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Vale Dr Alan Gregory, B.Com., M.Ed., Ph.D., A.M.

9 May 1938 – 28 April 2024

MHS 1952-1955

Dear members of the Melbourne High School Community,

It is with great sadness that I write to advise of the passing of our Historian Dr Alan Gregory. I extend my sincere condolences to his wife Beryl and children Christian and Elizabeth and their families.

Our Archivist Luke Savage has written a beautiful obituary.


Vale Dr Alan Gregory, B.Com., M.Ed., Ph.D., A.M.

9 May 1938 – 28 April 2024

Melbourne High School has lost one of its great supporters with the death of its Historian, Dr Alan Gregory.  Best known for his comprehensive centennial history of the School, Strong Like Its’ Pillars (2005).  Ray Willis appointed him a Patron of the School in recognition of his support.

Alan’s connection with the Melbourne High School began at birth, the doctor who delivered him was Ellen Balaam, a student at the old Continuation School 1906-1909.  Alan attended Spring Street Central School in Malvern, an area his family had lived in for some time.   He played in the Under 14 XVIII team in 1952, though he was better known for his involvement in the intellectual side of the School.  In 1954 he was in the Forrest House play, debating team and was house Conductor.  He was also editor of the Sentinel, which was then published every few weeks, and printed on a duplicating machine at the school.  In his Matric year, he was again Forrest House conductor, played in the football team, captained the cricket team, was in the House and School Debating teams (captain), and in acted in the School Play (the Mystery of Manfred Moon, which Max Gillies also acted in).  He was appointed a Prefect, and the 1955 Prefects would continue to meet yearly for many decades.  1955 was the 50th Anniversary of the School, with various events to celebrate, including the Prefects of both schools being inducted at the Melbourne Town Hall, by Dr Ellen Balaam.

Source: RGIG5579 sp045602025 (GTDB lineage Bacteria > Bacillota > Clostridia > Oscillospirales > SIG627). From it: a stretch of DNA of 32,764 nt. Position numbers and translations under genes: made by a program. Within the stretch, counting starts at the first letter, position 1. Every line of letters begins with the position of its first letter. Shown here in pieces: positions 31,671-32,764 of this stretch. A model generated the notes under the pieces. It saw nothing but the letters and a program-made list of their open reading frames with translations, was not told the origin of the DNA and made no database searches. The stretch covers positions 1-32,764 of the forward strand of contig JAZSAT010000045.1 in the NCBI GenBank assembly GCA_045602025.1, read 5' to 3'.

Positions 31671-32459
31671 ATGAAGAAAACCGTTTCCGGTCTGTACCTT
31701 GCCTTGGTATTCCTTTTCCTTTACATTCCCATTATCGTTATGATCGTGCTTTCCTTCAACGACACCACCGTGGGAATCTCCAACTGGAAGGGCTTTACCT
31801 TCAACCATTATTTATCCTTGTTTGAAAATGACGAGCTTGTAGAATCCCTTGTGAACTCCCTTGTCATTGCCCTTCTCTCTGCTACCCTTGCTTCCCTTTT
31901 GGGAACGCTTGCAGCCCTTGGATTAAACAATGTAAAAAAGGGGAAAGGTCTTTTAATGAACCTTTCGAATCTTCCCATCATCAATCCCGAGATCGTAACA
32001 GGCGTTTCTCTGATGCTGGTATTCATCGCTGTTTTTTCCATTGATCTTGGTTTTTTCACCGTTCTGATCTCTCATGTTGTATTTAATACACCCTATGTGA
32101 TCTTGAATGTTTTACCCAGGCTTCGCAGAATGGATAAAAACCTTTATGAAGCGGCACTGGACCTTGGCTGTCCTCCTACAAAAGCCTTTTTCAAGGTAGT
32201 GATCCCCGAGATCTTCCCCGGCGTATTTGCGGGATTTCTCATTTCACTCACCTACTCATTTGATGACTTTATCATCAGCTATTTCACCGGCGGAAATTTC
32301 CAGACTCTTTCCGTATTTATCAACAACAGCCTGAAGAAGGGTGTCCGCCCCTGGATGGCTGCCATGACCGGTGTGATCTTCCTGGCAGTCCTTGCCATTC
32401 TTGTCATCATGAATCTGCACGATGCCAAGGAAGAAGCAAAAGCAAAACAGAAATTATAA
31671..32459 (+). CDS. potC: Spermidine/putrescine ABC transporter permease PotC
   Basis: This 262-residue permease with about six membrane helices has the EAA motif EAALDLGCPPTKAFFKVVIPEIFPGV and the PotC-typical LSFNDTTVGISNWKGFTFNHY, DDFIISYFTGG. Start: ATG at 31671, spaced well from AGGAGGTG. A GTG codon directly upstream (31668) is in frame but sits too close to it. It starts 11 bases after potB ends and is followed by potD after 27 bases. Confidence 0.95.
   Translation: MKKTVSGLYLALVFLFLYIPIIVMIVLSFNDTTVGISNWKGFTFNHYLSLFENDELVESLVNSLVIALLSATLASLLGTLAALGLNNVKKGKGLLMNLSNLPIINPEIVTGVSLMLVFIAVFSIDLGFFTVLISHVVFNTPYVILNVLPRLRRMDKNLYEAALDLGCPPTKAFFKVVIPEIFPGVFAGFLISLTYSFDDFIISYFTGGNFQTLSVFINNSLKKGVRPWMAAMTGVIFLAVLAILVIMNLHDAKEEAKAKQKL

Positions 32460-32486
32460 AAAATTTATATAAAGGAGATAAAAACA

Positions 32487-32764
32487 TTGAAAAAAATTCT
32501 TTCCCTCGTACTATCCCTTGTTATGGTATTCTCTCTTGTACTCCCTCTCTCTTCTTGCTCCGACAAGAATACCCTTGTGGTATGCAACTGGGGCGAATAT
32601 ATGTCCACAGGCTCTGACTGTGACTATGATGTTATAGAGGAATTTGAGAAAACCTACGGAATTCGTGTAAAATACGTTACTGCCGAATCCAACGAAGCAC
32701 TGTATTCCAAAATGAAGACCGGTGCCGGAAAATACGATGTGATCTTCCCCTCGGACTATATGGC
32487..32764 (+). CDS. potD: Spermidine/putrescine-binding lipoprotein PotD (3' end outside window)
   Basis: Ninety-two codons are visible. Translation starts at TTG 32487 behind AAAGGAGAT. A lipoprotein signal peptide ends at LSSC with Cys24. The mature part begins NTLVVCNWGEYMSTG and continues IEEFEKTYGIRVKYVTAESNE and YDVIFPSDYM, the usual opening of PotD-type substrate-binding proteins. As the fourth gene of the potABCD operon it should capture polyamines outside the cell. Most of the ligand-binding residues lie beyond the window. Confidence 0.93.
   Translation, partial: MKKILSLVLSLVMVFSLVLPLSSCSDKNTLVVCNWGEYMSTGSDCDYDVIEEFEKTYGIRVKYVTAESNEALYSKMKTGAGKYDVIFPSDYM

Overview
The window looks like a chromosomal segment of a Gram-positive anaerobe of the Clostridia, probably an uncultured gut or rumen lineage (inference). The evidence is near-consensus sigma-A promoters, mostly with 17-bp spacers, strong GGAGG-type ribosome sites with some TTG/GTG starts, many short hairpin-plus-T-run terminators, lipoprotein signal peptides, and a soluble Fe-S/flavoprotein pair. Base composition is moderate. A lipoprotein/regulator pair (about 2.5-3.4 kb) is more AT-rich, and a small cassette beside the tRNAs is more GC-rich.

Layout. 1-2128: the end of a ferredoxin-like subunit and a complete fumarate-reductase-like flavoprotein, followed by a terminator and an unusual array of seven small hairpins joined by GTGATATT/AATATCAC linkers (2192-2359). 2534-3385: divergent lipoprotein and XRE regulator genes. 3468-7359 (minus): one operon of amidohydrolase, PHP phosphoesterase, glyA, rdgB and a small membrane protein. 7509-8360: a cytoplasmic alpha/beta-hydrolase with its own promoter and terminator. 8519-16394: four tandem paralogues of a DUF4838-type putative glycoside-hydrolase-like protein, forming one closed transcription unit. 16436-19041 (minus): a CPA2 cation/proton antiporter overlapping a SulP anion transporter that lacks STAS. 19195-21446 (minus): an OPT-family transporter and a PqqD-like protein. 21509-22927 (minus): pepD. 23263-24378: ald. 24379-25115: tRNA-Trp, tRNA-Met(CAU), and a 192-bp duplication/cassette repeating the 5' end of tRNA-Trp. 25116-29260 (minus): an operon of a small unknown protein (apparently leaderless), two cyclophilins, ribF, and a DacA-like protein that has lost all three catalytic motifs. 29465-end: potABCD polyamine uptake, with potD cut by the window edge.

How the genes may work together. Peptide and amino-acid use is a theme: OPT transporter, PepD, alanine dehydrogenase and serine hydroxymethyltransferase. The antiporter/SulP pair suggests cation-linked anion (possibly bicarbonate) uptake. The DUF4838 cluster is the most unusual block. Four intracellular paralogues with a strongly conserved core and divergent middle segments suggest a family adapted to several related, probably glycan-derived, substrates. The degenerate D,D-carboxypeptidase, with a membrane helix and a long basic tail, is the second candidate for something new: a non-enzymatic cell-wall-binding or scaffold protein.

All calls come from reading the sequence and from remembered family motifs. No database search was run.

Awarded a Secondary Studentship with the Education Department and a Commonwealth Scholarship, he took the studentship as it provided a living allowance.  After completing his Commerce degree in 1959 and diploma of education in 1961, he was Secretary of the S.R.C. and in the 1956-1957 holidays, he was part of a student delegation to Indonesia, including a meeting with President Sukarno.  Many decades later he was still able to speak basic Indonesian.  Alan was secretary of the Australia-Indonesian Association of Victoria.  He was also involved in the Immigration Reform Group, helping to write the pamphlet Control or Colour Bar in 1960, part of the movement to end the White Australia policy.   This was a time when Colombo Plan students were beginning the opening up of Australia to the concept non-white migration.

Alan received a Rotary Scholarship to study at the University of Bombay, India. In 1960-1961, he would make many lifelong friends in India, and would recall being one of very few westerners in Bombay at the time.  He was immediately appointed to the Economics Department Cricket Team, on the basis that all Australians could play cricket, a myth he quickly shattered.  When H.M.A.S. Melbourne made a visit to Bombay, Alan was invited onboard for a reception, and appreciated the drinks, Bombay then being a dry city.  Alan visited India several times in his later life, staying at the Bombay Yacht Club.

His first teaching appointment was to Ballarat West High School where he taught Commerce.  Alan loved teaching, and his students remember him, often approaching him decades later.  

Alan then transferred to Brighton High School, where George Stirling was the Principal.  George, a former School Captain of MHS in 1920 and a teacher 1926-1937, was delighted, and Alan was soon directing the Opera, Trial By Jury in 1966.  By 1965 he was a part time Economics Method lecturer at Monash University in the Education Faculty, completing his Bachelor of Education in 1966 and his Masters in 1972.  His Masters was most notable for finally settling a point of contention.  For a long time educational historians had been debating if Frank Tate, then an Inspector, later Director of Education, and founder of Melbourne High School, had met the British Social reformers, Beatrice and Sidney Webb when they visited Melbourne in 1898.  The Webbs helped form the Fabian society, and the concept of evolution rather than revolution in left-wing politics.  Despite much searching, no one could find evidence that they had met, until Alan Gregory, reading through various files for his Masters, found a letter of complaint from an Inspector, as Frank Tate had shown the Webbs around a school in his district.